For 29 years, the small meat processing shop on Maybell’s main street came to life every fall to accommodate the hundreds of hunters that call northwest Colorado their temporary home during hunting season.
“I employed almost everybody in Maybell at one time or another,” said Dar Haskins, owner and operator of the meat cutting operation that finally shut off the lights last year.
The small Colorado town was also his home growing up, unsurprisingly with a taste for deer and antelope.
“I went to school here until I headed to Craig for high school,” said Haskins, a former honor roll student. “We grew up on wild game. We never left anything on an animal.”
That lifestyle eventually led Haskins to the business of game processing. Cutting meat came naturally to him as he filled customers’ orders.
“The back straps and tenderloins we cut into steaks,” he said. “Shoulders and smaller pieces go into stew meat. Hind quarters are round steak and trimmings are ground into hamburger.”
His business was known for breakfast sausage made on request and his upbringing gave him an appreciation for some other “special cuts.”
“Liver is great – liver and heart,” Haskins said. “The way I was raised, you ate every part, right down to the bone.”
With the shop always hopping during hunting season, work started early.
“I would get up at 4 a.m. and round ‘em up,” he said, referring to his helpers. “Most were local ranch kids that I put to work.”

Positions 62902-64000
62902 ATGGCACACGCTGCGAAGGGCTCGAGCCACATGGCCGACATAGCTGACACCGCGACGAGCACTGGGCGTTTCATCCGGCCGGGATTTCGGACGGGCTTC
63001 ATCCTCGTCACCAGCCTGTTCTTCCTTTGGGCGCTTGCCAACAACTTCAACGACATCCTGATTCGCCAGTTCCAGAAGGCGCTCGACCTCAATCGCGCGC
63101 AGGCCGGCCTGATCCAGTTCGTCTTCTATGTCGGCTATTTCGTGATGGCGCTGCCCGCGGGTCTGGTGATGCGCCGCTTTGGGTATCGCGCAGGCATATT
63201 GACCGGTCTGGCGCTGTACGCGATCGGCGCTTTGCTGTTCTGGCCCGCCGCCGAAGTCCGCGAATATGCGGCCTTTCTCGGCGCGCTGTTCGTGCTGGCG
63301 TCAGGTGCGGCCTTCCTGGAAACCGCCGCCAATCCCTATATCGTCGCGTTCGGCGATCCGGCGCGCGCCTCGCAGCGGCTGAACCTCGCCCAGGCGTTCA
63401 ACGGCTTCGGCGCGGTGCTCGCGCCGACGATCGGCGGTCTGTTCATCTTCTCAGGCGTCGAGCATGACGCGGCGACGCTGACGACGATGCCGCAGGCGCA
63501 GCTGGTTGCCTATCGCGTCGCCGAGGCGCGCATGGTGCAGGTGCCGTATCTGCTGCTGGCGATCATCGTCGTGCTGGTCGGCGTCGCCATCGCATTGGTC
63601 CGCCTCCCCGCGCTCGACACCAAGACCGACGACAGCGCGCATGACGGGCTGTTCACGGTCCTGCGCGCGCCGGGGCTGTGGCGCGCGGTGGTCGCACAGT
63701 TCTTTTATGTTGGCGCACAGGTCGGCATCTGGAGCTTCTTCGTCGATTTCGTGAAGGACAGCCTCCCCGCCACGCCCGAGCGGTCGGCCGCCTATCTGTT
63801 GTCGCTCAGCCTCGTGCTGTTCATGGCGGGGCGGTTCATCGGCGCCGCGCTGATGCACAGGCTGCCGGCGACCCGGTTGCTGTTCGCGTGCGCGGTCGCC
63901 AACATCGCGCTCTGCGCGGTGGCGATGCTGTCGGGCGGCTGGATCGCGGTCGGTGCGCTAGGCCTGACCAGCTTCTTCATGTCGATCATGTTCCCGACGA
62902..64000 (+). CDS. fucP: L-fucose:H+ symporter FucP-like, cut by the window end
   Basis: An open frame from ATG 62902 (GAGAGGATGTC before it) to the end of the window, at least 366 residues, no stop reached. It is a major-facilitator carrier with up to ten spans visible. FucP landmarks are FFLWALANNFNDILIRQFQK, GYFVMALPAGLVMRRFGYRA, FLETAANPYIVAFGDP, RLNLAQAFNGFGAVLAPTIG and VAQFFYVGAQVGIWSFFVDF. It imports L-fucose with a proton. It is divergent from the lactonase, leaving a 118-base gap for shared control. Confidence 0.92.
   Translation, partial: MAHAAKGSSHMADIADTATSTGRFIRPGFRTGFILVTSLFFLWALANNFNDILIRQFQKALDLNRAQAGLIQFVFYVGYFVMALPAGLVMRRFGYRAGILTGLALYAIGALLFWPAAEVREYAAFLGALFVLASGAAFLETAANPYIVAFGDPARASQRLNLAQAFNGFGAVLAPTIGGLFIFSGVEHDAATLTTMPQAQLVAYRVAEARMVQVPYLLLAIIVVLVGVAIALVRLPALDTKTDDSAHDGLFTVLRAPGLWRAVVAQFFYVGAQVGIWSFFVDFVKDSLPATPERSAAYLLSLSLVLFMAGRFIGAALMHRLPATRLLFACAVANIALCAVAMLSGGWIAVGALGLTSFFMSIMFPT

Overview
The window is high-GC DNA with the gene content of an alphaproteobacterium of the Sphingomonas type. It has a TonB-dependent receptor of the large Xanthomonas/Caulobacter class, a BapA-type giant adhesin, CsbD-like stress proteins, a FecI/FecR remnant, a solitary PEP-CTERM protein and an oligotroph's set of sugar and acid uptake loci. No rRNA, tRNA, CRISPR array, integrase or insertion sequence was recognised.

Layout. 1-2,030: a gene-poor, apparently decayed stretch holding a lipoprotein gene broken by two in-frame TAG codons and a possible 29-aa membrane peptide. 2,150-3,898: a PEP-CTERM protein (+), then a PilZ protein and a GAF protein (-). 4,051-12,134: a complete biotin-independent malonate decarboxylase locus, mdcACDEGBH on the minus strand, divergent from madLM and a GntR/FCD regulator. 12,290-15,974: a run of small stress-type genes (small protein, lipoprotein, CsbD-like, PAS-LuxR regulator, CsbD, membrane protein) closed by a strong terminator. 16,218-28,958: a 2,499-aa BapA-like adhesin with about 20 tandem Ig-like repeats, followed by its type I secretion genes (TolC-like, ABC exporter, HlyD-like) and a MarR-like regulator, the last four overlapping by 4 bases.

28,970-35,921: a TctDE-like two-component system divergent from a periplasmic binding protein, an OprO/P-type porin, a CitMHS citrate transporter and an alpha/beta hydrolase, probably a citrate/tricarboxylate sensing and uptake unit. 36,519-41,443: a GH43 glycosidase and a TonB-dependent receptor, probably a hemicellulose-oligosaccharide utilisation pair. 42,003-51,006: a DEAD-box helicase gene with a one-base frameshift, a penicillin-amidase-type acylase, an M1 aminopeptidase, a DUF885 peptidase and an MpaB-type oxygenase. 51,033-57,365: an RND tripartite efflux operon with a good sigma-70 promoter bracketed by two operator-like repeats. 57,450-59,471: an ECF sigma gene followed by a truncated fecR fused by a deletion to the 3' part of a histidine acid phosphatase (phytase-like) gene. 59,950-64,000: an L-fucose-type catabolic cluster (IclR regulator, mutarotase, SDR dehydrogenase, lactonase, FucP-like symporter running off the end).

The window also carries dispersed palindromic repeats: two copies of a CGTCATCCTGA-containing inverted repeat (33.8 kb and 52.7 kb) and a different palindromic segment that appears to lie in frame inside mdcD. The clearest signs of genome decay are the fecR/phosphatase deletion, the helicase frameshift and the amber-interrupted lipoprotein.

The business would process up to 600 deer and antelope during good seasons, employing as many as 13 workers at times. They could process an animal in about 20 minutes and have it in the freezer for the customer to pick up the next morning.
“One thing we preferred was to skin the antelope ourselves,” he said. “When they did it out in the field, they got hair all over the place. You can pull the hide off in one piece if you do it right.”
On his own hunting trips, Haskins’ choice of knives is his trusty folding pocketknife, which he proudly displays upon request. But the days of others retrieving their frozen, double-wrapped meat from the Maybell facility are now just a memory.
Haskins admits that not opening for the 2019 season was hard. But his sons Josey and Jessie are now grown and have other interests to pursue. So retirement calls to Haskins. Not always easy to face, he recalls fondly the life left behind.
“We used to have races …” he said, smiling. “But we did a good job.”
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